Gov. Maggie Hassan’s budget proposal promises college tuition relief, but a higher price for cigarettes.
Hassan, addressing the Legislature yesterday, embraced expanded gaming and a partnership with the federal government on health care.
“New Hampshire stands at the threshold of a bright new future,” Hassan said. “But we cannot sit back and wait for the innovation economy to develop. We must lead the way.”
The budget restores 90 percent of funding the formerly Republican-controlled Legislature slashed to state colleges and universities, allowing for a freeze on tuition, she said.
Hassan would accept federal funds to expand Medicaid under the federal Affordable Care Act to cover more New Hampshire families. The governor’s office estimated $2.5 billion is available.
Hassan would raise the cigarette tax 30 cents, restoring a 10-cent cut from the last legislative session and adding 20 cents more.
The governor said the cigarette tax increase would still keep New Hampshire below neighboring states.
“Cigarette taxes nationwide have proven to be one of the most effective ways to prevent youth smoking,” she said, “and my budget proposes reversing the cigarette tax cut and increasing the tax by an additional 20 cents, which will still keep our cigarette tax below those of surrounding states.”
The budget also puts 15 more state troopers on the highways, two more judges on the Superior Court, doubles the research-and-development tax credit for business, and expands mental health services.
Hassan cut $500 million from agency requests, which her office said reduces general fund spending below 2008 levels.
Sen. Chuck Morse, R-Salem, chairman of the Senate Finance Committee, estimated the budget represents a $1 billion increase.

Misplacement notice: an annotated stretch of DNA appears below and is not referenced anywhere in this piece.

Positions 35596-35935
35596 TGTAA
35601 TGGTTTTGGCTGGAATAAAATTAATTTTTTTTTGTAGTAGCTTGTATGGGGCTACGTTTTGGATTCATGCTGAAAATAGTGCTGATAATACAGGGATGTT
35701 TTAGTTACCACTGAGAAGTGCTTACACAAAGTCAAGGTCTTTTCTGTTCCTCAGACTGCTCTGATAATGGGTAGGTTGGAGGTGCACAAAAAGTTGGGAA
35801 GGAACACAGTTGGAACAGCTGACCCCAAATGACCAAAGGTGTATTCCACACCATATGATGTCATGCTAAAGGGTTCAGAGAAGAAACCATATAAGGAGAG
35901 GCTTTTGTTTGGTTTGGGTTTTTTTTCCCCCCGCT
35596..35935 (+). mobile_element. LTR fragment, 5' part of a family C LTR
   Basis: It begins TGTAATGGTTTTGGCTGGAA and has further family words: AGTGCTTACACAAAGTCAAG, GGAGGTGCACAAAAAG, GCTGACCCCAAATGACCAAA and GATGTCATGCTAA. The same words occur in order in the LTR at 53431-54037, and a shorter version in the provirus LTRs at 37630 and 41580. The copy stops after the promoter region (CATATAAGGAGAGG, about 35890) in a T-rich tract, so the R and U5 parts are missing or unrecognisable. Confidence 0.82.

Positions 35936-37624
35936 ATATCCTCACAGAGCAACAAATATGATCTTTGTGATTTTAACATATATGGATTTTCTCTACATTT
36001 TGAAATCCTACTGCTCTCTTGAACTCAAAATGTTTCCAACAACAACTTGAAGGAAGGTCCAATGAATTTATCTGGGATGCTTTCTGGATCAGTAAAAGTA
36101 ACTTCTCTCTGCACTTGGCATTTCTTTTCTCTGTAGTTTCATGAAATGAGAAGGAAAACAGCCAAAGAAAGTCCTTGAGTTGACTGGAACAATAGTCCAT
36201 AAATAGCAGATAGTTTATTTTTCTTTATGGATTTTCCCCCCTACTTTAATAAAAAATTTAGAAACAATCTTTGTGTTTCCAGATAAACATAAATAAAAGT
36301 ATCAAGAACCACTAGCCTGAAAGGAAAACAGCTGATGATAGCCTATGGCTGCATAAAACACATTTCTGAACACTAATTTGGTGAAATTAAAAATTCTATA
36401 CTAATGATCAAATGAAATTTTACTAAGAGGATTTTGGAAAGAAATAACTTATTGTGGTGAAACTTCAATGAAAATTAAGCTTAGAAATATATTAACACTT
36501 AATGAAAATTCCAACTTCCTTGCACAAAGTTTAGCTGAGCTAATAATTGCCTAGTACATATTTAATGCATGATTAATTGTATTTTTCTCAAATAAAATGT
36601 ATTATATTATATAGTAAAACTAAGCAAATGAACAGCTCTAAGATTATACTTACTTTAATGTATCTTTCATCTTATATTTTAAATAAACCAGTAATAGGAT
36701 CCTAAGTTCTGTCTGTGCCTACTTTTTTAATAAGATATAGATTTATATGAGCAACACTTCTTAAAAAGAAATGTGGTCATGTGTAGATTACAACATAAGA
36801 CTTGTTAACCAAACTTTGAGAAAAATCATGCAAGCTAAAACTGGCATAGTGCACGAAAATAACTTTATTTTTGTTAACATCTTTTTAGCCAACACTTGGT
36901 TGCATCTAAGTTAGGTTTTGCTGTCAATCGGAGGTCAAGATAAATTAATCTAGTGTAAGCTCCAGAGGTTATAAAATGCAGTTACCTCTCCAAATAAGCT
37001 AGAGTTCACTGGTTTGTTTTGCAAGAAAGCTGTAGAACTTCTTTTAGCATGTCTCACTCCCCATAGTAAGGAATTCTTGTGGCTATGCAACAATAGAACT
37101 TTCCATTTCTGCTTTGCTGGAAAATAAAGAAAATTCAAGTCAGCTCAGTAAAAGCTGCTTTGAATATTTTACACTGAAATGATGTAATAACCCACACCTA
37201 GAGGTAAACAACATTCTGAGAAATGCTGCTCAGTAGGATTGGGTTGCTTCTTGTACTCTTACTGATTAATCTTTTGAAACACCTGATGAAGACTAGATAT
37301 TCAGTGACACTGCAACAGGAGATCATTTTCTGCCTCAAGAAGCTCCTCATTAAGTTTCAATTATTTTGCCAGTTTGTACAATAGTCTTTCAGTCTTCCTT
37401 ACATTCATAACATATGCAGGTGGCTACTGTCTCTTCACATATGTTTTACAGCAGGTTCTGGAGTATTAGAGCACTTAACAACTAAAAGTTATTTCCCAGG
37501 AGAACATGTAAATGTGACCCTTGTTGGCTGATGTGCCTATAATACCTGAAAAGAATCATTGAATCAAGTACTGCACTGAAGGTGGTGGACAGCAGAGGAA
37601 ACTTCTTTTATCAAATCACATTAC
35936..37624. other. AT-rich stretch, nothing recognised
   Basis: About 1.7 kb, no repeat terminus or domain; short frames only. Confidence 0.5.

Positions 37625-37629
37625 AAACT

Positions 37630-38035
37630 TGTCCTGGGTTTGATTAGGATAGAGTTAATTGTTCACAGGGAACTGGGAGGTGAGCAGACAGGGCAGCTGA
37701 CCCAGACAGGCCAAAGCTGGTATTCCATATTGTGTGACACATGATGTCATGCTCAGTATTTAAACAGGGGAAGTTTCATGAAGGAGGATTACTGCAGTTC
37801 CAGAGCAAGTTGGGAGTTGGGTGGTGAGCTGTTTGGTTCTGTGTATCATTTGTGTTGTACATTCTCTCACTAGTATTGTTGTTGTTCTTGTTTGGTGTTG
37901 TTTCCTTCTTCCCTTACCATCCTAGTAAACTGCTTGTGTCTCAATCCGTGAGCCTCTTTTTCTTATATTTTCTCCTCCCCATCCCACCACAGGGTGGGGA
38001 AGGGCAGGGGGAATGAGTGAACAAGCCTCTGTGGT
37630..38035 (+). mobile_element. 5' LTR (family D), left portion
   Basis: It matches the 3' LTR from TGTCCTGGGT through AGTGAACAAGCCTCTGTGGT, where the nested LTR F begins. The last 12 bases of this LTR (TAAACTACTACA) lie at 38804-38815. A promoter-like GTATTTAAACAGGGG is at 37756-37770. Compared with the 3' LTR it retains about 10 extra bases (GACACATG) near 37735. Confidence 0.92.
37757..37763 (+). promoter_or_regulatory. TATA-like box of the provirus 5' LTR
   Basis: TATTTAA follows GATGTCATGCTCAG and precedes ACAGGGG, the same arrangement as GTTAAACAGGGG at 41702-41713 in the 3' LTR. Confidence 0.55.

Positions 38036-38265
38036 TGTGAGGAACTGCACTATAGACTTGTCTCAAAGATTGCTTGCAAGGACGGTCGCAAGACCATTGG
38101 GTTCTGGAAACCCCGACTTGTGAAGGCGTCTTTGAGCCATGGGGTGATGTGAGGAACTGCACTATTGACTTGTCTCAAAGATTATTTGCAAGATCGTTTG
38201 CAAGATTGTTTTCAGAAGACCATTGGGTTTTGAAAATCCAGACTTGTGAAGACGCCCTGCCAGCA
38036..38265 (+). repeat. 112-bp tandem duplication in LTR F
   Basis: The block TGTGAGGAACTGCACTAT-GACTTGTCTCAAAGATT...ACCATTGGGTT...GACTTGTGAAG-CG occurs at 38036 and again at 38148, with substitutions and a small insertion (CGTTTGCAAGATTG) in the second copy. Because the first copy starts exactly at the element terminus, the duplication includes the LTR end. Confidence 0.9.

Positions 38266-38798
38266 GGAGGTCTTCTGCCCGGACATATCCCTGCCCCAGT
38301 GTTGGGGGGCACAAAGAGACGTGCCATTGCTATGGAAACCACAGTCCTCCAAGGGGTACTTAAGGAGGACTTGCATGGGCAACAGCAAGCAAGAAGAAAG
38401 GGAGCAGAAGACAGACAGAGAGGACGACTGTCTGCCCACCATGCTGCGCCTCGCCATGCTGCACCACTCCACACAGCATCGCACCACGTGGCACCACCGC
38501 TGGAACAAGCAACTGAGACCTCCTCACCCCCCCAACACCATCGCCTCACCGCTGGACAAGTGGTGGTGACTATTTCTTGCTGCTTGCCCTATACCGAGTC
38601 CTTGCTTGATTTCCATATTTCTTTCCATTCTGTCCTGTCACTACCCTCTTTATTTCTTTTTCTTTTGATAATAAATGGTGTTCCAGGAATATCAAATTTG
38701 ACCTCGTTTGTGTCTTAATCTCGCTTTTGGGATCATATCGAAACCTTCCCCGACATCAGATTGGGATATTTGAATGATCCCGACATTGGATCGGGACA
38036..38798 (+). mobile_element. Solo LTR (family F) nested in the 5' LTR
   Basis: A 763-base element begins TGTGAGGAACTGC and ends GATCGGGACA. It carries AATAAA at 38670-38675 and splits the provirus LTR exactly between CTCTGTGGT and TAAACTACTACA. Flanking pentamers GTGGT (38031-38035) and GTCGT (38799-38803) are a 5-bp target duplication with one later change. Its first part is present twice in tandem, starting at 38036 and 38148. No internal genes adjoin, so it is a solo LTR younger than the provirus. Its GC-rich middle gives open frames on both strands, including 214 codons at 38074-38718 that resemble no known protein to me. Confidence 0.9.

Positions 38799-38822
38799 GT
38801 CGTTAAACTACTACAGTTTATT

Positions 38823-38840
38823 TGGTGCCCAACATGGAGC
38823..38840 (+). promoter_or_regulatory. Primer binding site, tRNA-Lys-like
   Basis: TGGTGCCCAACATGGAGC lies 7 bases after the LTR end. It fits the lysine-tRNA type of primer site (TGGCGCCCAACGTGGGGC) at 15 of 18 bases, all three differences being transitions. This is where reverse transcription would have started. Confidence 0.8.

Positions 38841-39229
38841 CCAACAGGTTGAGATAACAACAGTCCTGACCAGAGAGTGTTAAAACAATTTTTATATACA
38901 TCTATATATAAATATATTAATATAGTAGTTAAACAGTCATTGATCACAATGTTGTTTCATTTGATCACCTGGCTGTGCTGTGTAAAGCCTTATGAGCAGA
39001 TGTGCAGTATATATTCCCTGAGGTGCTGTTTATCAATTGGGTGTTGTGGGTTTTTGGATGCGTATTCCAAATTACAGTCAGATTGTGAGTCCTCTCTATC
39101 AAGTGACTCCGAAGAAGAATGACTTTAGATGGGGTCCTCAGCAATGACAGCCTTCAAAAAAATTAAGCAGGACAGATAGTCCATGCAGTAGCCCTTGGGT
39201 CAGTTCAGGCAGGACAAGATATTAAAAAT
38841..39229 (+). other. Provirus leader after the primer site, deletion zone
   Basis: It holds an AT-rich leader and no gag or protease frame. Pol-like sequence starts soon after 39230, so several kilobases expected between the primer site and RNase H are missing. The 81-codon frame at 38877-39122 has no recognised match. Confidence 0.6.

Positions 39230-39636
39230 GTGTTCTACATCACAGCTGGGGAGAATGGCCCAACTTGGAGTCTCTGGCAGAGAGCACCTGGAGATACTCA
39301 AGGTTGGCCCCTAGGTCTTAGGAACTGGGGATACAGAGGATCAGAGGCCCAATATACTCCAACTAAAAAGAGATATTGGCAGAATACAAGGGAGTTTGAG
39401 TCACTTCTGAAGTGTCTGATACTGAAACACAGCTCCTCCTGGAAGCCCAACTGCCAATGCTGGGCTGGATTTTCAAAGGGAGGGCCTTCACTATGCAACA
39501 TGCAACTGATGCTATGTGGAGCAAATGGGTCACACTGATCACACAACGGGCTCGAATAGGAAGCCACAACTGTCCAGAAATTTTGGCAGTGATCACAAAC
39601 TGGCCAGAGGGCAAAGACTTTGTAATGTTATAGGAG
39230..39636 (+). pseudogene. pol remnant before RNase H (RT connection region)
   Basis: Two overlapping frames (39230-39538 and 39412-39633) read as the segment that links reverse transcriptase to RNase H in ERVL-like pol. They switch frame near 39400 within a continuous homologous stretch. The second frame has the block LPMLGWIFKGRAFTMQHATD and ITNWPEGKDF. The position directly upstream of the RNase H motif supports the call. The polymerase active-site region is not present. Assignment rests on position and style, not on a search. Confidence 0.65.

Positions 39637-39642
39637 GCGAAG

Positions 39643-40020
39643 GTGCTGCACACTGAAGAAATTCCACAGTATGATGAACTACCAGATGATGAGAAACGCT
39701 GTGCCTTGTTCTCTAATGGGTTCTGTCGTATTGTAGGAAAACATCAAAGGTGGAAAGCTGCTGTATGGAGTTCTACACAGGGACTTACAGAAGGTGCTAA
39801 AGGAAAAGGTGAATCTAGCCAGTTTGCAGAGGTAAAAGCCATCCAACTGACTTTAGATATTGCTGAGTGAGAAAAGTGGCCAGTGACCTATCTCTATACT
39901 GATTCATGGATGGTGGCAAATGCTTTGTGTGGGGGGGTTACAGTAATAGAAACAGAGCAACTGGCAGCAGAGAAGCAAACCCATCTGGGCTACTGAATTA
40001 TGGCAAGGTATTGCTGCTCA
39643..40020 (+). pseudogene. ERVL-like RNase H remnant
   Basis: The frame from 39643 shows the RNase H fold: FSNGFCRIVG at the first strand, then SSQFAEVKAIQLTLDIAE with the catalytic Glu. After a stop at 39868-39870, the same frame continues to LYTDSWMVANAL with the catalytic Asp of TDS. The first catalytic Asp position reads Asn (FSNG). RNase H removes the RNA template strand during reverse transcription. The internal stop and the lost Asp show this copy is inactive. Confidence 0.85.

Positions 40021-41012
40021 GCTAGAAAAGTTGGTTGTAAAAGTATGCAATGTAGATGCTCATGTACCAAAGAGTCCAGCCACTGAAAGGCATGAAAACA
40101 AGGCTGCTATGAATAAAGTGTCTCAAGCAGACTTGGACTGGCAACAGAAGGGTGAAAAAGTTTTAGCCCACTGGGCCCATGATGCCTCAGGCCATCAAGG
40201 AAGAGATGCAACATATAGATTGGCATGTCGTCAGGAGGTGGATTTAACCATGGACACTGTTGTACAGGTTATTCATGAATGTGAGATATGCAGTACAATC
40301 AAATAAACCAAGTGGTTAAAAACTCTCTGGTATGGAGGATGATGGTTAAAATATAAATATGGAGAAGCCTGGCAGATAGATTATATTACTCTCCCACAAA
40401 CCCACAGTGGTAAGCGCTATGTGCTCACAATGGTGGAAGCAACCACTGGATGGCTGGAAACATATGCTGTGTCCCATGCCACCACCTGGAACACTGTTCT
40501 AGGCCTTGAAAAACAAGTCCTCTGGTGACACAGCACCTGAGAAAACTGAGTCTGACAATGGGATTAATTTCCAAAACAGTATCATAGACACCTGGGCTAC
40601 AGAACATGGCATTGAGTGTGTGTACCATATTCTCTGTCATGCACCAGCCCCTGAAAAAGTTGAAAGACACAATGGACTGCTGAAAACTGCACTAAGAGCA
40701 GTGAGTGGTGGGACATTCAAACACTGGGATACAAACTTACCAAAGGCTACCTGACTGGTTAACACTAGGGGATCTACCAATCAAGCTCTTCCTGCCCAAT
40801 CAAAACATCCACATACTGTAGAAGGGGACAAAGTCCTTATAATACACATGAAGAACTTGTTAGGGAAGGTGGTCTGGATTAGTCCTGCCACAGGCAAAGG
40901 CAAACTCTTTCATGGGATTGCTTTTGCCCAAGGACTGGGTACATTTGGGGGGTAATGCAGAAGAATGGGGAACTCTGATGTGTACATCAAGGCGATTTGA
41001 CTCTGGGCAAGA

“We can’t support that,” Morse said. “I have my work cut out for me.”
Hassan acknowledged highway funding is a concern. She expressed a willingness to work with any legislator of either party toward a solution, but stopped short of a specific plan such as raising the gas tax.
“I think the governor has to answer that question,” Morse said.
Besides gaming another controversial component will be accepting federal funds to expand Medicaid.
“As both Democratic and Republican governors around the nation have said, it’s a good deal, one that will, among other things, allow us to save money in existing state programs, while increasing state revenues,” Hassan said.
The governor campaigned on restoring college funding.
“I have too often heard stories like the one told to me by a woman in Londonderry, whose daughter went to UMass Lowell because Massachusetts’ out-of-state tuition is lower than New Hampshire’s in-state tuition,” Hassan said. “That is unacceptable.”
Her budget also would deal with trouble in the mental health system, where people in crisis are coping with delayed admissions to the state hospital.
The plan includes adding community beds and support services.
“Dozens of people are waiting on a daily basis for critical mental-health care,” Hassan said. “Some leave without care at all, often putting themselves and those around them at risk of harm.”
Rep. Al Baldasaro, R-Londonderry, didn’t like what he heard.
“There is a lot of spending and more taxes on people,” Baldasaro said. He envisions a more conservative budget once the Legislature’s work is done.
“The Senate will be more frugal,” he said.
Baldasaro didn’t like the cigarette tax increase nor Hassan’s idea of sending more money to the university system.
“They have been raising tuition and paying top dollar,” Baldasaro said. “They need to live within their means and slow down on the raises.”
Rep. Betsy Burtis, D-Derry, agreed with Hassan’s assessment that more must be done to fix highways and bridges.
“I would be willing to look at a gasoline tax increase as a way to pay for transportation issues,” Burtis said.
Morse said he did not think the Republican-controlled Senate would pass the cigarette tax increase, but was unsure about the House.
Sen. Jim Rausch, R-Derry, didn’t like the cigarette tax proposal.
“I’m not a tax person,” Rausch said.
But he said he is pleased the governor has money in her capital budget for career and technical training centers to help educate people for the workforce.
“That is a great vehicle,” Rausch said. Hassan also promised to modernize state government, streamlining agencies and cutting red tape. An advisory commission would help guide those efforts.
“Together, these steps will help us increase efficiency and reposition state government for the future,” Hassan said.